The good and bad of multiprotocol storage


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Primary storage that supports a wide range of protocols can be a lifesaver or a constant source of irritation

Not long ago, most primary storage platforms were likely to support only a single storage protocol, generally either iSCSI or Fibre Channel. But now the increasing popularity of deduplication, wide availability of 10Gbps Ethernet, and lure of low-latency network convergence made possible by Fibre Channel over Ethernet have given the industry potent motivation to offer as much choice as it can.

As a result, most major enterprise storage platforms today can support all of these block-level storage protocols, as well as file-based NAS functionality. Generally speaking, the more flexibility a storage platform can offer, the more likely it will be to survive the dramatic changes that are sweeping through the data center today -- from the explosion in corporate data to the drive toward high-density virtualization and private cloud infrastructures that depend upon converged networking.

However good this flexibility may be, the ability to mix and match storage protocols comes with potential liabilities, including added complexity, compatibility problems, and training challenges.

The joy of multiprotocol platforms

As any storage admin will tell you, it's not always easy to get one type of storage fabric to perform to its full potential. The tweaking process almost always involves incredibly specific adjustments to storage hardware, storage software, and operating systems. For example, the guide for integrating VMware vSphere with a legacy FC-only SAN is a good 12 pages long, with recommended MPIO tweaks, timeouts, and firmware combinations -- you name it. Throw in multiple protocols, and things may rapidly become a magnitude more complex.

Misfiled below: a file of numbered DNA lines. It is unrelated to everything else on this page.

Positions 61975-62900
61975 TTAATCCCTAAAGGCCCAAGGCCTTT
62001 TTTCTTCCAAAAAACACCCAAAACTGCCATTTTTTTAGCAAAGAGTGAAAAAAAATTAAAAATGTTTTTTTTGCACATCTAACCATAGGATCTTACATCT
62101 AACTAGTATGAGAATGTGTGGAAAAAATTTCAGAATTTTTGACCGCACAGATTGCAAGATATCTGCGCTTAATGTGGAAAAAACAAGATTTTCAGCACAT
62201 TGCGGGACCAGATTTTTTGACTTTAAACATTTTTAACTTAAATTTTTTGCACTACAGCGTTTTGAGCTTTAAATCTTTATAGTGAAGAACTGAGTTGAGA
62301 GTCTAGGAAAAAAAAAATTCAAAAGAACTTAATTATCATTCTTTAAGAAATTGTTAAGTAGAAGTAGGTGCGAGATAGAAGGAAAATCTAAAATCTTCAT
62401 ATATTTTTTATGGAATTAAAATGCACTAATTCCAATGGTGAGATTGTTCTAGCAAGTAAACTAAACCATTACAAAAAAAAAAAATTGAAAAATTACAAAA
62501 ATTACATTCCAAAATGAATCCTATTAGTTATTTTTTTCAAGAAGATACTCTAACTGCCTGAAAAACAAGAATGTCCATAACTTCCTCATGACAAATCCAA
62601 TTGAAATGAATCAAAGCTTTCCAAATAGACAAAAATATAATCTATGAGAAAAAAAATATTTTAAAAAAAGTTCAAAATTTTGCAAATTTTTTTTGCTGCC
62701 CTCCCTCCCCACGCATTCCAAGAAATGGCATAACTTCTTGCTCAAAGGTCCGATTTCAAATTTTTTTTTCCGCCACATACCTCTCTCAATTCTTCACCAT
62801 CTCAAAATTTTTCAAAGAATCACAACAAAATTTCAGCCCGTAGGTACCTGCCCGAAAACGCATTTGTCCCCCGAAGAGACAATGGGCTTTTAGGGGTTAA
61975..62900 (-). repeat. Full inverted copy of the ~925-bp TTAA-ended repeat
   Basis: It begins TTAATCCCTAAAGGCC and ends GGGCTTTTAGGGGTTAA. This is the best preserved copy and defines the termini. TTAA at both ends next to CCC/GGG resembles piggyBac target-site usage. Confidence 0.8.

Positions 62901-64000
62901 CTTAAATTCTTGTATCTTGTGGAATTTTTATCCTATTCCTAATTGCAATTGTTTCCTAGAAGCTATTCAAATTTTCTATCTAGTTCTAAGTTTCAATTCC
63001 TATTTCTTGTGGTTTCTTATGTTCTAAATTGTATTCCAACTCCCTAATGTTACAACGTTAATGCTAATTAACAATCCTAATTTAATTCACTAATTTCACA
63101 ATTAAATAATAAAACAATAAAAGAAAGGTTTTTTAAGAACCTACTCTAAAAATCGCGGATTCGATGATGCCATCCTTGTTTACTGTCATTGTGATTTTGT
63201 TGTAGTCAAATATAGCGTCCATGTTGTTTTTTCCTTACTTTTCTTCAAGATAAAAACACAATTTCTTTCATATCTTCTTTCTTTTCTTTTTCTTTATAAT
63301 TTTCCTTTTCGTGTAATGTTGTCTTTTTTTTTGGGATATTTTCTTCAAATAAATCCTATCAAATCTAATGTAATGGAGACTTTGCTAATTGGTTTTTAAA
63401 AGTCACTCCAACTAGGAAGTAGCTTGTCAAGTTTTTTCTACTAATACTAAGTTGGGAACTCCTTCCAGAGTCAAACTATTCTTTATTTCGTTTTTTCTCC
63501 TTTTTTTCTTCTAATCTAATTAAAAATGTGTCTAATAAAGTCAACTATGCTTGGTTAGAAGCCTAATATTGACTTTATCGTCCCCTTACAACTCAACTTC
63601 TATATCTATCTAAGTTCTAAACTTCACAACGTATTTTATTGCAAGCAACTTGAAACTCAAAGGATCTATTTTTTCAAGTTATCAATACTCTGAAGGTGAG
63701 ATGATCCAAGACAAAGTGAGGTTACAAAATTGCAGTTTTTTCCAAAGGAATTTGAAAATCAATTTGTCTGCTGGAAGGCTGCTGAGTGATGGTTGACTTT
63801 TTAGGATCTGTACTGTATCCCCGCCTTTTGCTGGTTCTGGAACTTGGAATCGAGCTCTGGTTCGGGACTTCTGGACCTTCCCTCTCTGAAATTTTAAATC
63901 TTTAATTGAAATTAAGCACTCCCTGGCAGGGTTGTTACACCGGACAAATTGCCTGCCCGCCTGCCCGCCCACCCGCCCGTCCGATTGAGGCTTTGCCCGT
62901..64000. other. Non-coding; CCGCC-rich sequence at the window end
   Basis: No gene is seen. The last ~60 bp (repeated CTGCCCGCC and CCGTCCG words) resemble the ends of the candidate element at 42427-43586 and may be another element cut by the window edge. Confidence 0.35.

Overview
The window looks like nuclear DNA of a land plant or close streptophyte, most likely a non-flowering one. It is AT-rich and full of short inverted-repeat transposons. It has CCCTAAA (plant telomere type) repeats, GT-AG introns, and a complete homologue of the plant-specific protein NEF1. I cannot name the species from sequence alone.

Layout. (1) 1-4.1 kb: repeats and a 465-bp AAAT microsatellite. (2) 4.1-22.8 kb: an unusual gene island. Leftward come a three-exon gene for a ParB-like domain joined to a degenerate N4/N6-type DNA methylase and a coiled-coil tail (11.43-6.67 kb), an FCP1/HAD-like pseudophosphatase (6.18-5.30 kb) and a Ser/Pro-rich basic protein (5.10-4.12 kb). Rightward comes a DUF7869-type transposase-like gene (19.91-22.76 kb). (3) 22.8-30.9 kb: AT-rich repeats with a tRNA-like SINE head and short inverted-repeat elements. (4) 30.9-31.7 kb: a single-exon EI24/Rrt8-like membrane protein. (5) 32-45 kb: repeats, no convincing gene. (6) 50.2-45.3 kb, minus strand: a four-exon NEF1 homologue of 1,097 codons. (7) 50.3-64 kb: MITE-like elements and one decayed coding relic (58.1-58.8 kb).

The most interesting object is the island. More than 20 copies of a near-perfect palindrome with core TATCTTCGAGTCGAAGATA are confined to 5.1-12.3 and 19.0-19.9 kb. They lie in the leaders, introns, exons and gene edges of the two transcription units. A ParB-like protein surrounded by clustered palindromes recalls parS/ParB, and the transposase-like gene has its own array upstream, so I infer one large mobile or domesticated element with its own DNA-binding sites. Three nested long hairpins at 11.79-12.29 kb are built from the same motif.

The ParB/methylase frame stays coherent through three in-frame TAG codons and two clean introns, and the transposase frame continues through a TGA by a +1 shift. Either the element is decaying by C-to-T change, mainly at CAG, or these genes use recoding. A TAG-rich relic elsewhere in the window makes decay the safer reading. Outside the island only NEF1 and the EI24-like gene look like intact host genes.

Compatibility is also an increasingly common problem. A simple matrix that shows operating system support for a given storage platform won't cut it. A new axis must show the protocols supported, the various kinds of multipathing allowed on those OSes, which DCBx switches they might support, and so on. As a result, it's much easier to assume that a given configuration will work (or perform) well when, in fact, it won't. Carefully studying these increasingly complex support matrices becomes more important than it has ever been.

Worse, whether you can use the neat backup and disaster recovery features present in today's storage may depend on your choice of protocols. For example, many of the application-specific (Microsoft Exchange, SQL, Oracle) plug-ins that allow primary storage to take application-consistent snapshots have very specific protocol requirements. Supporting such add-ons becomes even more complicated when server virtualization is in the mix.

While most multiprotocol storage platforms can support a mix of block-level protocols without too much trouble, things can get a bit sticky when the vendor has stapled file-level protocols on top. Most traditional SAN vendors approached this issue in the past by developing stand-alone NAS gateways that would work well with their SAN platforms.

Today, the success of fully integrated solutions (for which NetApp is best known) has prompted these vendors to more tightly integrate their NAS products into the SAN -- sometimes natively, but usually through heavy management interface integration. This isn't always bad, but buyers expecting a fully integrated solution may be surprised to find that they actually bought a SAN with a few Windows Storage Server boxes stuffed into the rack above it.

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